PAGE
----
The Egyptian garrison in Ascalon recognized the danger at once. They undertook a major offensive against Gaza in 1150, hoping to re-open their lines of communication with Egypt. They were repulsed with such heavy losses that the garrison was significantly weakened.  Furthermore, the Egyptians completely abandoned efforts to reinforce or supply the garrison by land, and the enclave at Ascalon became completely dependent upon support brought by sea.

This situation combined with internal turmoil in the Fatimid Caliphate became a temptation too great to resist. In January 1153, Baldwin III declared his intention to capture Ascalon. He assembled a large army which included large contingents of both Templars and Hospitallers, commanded respectively by their Grand Masters, Bernard de Tremelay and Raymond du Puy. 

Ascalon itself had a history dating back to 5000 years before Christ. It had been Canaanite, Philistine and Phoenician.  It had been occupied by the Greeks, the Romans and the Byzantines before the Arabs came. It lay across the vital trade routes between Egypt and Syria. It was built like large semi-circle, the coast forming a straight line that stretched through the diameter of the circle and the walls forming the circumference.  These walls were massive. They had Byzantine foundations that had been repaired and extended by the Egyptians. 

The sad remnants of Ascalon's walls today.

The forces of Baldwin III first blockaded the port, ensuring there was no relief for the garrison, and then commenced a siege. The city had been well stocked and resisted all assaults valiantly and effectively.  In June an Egyptian fleet managed to slip through the blockade bringing some supplies to the beleaguered garrison. The forces of Jerusalem had meanwhile been reinforced by the spring pilgrims, many of whom were fighting men and anxious to take part in the struggle. 

Baldwin III had from the start deployed as many siege engines as he could muster and continually hammered the walls of Ascalon throughout the siege.  The Franks also employed a large, mobile assault tower that ranged higher than the walls. On the night of August 15, the Egyptian defenders succeeded in setting fire to this tower. As the inferno raged, the wind suddenly shifted, blowing the burning engine and the flames back toward the city of Ascalon. The stones first expanded under the intense heat. Then, as they cooled, they cracked and began to collapse. According to the contemporary chronicler, William Archbishop of Tyre, the collapse of the wall woke the entire army. Men rushed to dress and arm themselves to take advantage of this opportunity.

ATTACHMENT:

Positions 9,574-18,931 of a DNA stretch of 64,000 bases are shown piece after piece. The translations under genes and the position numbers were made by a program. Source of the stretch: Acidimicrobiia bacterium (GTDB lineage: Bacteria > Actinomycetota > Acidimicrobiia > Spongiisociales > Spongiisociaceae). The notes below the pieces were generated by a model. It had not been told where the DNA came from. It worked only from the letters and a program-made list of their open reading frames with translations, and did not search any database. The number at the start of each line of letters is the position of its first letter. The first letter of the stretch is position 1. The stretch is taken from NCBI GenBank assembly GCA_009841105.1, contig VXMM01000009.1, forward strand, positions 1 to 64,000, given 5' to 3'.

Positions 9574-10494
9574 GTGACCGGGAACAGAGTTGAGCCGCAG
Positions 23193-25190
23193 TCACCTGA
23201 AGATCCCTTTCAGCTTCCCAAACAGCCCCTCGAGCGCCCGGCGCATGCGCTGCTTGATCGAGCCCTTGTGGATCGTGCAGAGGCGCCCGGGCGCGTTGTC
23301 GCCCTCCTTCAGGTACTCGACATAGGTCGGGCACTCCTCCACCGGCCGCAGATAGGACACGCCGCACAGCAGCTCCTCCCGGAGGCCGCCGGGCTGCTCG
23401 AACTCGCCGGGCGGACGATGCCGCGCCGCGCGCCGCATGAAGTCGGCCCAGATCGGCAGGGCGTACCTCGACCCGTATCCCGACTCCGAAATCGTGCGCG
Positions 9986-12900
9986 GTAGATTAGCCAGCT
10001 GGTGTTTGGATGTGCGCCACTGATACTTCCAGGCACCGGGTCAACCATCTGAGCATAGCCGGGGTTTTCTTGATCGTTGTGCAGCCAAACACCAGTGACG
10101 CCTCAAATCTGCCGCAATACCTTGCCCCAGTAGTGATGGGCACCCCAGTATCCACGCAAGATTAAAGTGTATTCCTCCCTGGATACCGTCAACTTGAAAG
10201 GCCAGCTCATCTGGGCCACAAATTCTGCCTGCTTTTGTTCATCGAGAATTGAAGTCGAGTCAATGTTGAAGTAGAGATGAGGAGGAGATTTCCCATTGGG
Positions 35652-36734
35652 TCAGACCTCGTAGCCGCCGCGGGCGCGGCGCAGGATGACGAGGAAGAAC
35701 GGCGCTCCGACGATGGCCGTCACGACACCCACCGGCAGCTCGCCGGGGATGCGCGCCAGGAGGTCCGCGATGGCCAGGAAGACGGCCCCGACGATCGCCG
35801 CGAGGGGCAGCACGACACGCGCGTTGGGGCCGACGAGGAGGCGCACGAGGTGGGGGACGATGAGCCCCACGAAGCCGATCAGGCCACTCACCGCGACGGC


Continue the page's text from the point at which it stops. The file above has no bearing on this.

The Templars held the sector of the encirclement immediately opposite the breach in the wall and reached it first. Led by their Master forty Templar Knights rushed through the breech. Before the Templars could be reinforced, the defenders of Ascalon overwhelmed them, pushed stones and rubble into the breach and defended it. The following morning, the bodies of the dead Templars, including that of Master de Tremelay, were hung headless and naked from the walls of Ascalon. 

Unfortunately for the reputation of the Templars, William of Tyre claims in his account of the siege that: "It is said that [the Templars] prevented the others from approaching for this reason, that the first to enter obtain the greater spoils and the more valuable booty." (Tyre, quoted in Barber, p. 74.)  However, Tyre himself was not in the Holy Land at this time and was relying on second hand accounts from other participants. Furthermore, he could not have spoken to witness capable of telling him what the Templar intentions had been since the Templar participants were all dead.  

It hardly seems plausible that the Templars seriously expected to defeat the entire garrison and capture the city with just 40 knights. More likely (at least to me) is that the other Franks, who had arrived too late to reinforce the Templars, tried to shift the blame for the disaster away from themselves.  In short, this was nothing but a flimsy excuse: "we came, but the Templars wouldn't let us in." Notably, the Arab sources that describe the siege in detail, including the burning of the siege engine and the ensuing breach of the wall, make no mention of the Templars at all.